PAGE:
From Marist Studies
24 July 1846 — Fr Jean-Pierre Frémont to Fr Jean-Claude Colin, San Christobal
Translated by Peter McConnell, September 2010
- San Christoval Port Sainte Marie 24 July 1846
- Very Reverend Father,
- I am pleased to find an opportunity to give you our news. Up until now our health has been generally impaired whether from the change of climate or food, or whether from heavy work which we have been obliged to take on. We had prepared ourselves for building a second settlement when the vessel returned bringing the supplies we needed. However, because we were pretty well all convalescing at that point of time we stopped carrying out our project. Then, Reverend Father, our numbers were reduced from twelve to nine. Father Chaurain stayed in Sydney to replace Father Dubreuil. Father Montrouzier and Brother Bertrand, who were in New Caledonia for reasons already known to you, decided on their own account that they should remain in New Caledonia. Bishop Douarre, they say, dealt with all the details. He told me that he had informed you of the matter. As far as I am concerned, I told him that I was not letting him have any of my men, but, since the matter had been referred to you, we would wait for your decision.
- You will be pleased to hear, Reverend Father, that our mission station gives us more and more great hopes for the future. After testing us with threats from the natives, God in his goodness, is beginning to give us influence over them in such a way that in human terms we no longer have anything to fear from those with whom we have had contacts, and our reputation is already spreading, I think, in the whole island and even in the neighbouring islands, because some natives we do not know have visited us. We are beginning to mumble some words about religion with our natives. They already understand that we are not like other men and that we have to teach them something. They tell us that we are better than seamen.
- I could not tell you anything more positive about their religious beliefs. Everything that we have as yet been able to discover is that they haven’t any. There are concepts still buried in material things. We speak to them of God, of the soul, of the dogma of the next life and we notice that these truths make an impression on them. Some time ago I was showing them with the help of a map how far we had come from. They asked me if we had been driven out of our country. I told them we hadn’t but that our father had told us: Go to the inhabitants of San Christoval! Then one of the natives, understanding what I was thinking, interrupted me and he explained to the others saying that we had been sent into all countries to preach the word of God, to teach men to live better lives, etc.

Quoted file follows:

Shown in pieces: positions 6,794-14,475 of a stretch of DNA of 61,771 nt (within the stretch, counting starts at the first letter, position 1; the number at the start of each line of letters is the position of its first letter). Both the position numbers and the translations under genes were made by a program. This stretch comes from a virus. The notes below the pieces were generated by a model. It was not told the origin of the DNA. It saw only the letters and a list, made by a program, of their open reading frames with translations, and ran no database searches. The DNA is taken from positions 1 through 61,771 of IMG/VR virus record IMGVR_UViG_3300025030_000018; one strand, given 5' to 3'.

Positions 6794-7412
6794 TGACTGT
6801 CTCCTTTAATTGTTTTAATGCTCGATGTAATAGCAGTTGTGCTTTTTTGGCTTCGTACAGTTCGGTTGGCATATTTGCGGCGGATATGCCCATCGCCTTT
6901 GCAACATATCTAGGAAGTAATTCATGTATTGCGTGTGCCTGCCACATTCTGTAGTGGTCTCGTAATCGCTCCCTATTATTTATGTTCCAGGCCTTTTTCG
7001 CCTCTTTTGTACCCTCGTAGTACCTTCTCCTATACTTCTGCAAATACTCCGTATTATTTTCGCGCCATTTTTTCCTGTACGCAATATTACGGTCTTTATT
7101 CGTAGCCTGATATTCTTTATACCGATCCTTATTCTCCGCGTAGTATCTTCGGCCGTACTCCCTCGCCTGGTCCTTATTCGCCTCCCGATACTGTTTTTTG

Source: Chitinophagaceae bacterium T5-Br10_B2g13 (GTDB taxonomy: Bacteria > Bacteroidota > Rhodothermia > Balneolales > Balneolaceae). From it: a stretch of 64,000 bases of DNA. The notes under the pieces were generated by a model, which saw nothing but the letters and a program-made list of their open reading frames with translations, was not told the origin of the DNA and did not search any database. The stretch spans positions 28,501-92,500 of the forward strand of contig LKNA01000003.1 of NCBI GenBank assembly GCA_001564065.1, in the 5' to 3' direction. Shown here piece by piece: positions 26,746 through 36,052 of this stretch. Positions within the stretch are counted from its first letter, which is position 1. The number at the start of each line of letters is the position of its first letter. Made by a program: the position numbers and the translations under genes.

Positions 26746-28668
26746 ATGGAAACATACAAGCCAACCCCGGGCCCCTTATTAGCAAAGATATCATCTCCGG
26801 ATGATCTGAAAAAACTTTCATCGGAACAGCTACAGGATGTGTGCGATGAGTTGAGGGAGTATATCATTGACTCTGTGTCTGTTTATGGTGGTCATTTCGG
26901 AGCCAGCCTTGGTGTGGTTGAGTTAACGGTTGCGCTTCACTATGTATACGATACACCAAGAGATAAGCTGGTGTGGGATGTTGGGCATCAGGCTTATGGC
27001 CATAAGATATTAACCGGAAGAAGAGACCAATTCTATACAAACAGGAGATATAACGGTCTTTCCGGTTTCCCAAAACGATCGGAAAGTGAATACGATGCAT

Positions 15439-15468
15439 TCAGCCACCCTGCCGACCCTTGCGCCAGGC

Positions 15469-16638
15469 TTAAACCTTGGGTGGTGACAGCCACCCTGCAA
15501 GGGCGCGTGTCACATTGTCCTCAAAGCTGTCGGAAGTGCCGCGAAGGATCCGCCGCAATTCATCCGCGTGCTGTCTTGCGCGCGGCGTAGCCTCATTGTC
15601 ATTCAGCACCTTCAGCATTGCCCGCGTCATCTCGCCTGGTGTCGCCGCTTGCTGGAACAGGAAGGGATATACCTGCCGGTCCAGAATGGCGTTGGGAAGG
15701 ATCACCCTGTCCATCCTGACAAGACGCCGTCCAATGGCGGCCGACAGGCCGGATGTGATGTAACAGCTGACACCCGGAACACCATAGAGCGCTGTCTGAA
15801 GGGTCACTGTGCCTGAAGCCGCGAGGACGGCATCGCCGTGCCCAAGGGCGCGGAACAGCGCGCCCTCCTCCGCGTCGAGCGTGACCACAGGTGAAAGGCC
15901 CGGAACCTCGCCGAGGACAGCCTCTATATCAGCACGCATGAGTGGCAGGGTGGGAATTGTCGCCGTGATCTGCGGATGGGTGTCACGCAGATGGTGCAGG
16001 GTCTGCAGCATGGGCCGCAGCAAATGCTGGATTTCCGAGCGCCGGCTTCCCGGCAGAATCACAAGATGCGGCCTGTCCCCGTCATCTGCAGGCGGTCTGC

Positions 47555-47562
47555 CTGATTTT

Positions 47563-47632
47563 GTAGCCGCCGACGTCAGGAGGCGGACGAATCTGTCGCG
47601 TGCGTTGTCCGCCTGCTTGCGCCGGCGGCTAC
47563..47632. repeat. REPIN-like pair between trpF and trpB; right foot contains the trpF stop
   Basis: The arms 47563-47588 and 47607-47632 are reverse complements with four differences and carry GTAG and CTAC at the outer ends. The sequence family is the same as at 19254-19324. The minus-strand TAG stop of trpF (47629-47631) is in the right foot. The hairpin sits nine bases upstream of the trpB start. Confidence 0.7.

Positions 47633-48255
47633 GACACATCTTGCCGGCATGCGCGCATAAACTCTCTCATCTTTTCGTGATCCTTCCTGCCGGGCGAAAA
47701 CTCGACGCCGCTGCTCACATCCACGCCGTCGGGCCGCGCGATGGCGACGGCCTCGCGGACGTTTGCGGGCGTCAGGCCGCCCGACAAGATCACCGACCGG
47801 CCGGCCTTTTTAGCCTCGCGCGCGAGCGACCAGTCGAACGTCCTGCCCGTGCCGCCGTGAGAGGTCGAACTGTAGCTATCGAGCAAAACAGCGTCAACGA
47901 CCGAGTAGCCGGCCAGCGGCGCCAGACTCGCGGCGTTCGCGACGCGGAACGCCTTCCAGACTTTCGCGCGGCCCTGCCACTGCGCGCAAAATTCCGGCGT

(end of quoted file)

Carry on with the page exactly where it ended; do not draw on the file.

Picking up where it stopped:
- We have several in our tribe who are devoted to us. At different times they have stolen various items (because they are master thieves). Well, the leaders of the tribe went with their spears to the homes of the robbers, addressing them in these words: return what you have stolen from Captain Frémont or we will kill you!
- Here is an observation that I have made. I think that the settlements in our islands will be formed only slowly and will not be able to proliferate as in many other islands because of the huge work which we have to carry out if we want to make them healthy and put them into a condition where they can produce something for the lives of the missionaries, because all the islands are covered with dense jungles which are almost impenetrable and to create good settlements there we need manpower and substantial manpower.
- We have recognized that our island is very fertile and judging from the vegetation that we have seen in other islands it would appear that all the Solomon lands are the same. The main food crops are: yams, pineapples, bananas, coconuts, gnari, a type of nut or excellent almond, and which gives oil which we have found superior to olive oil so the indigenous crops as well as the plants and vegetables brought from Europe will in a few years’ time put the settlements into a state of feeding the missionaries to a great extent.
- All your children of San Christoval, Reverend Father, seem to love Our Lord and the Holy Virgin. They have put up with little trials which God in his goodness has made us pass through, with the patience of a missionary. Yet it seems to me that among all the priests, Thomassin is the one who has the most taken to heart the spirit of the Marist Order; his gentle nature, his clear judgement, together with much keenness, activity and ability to learn languages, makes me see him as one of the missionaries on whom one can count the most.
- From time to time we read what you as our spiritual Father gave us when we left France. We keep as close as we can to the book of rules which is followed at Pilata and in the other mission stations of the Marist Order.
- Reverend Father, it has been a long time in receiving your news and your advice.
- I don’t have any time to make further comments. The ship is ready to set sail.
- Be so good, Reverend Father, as to receive the assurance of the profound veneration with which I am your son in Jesus and Mary,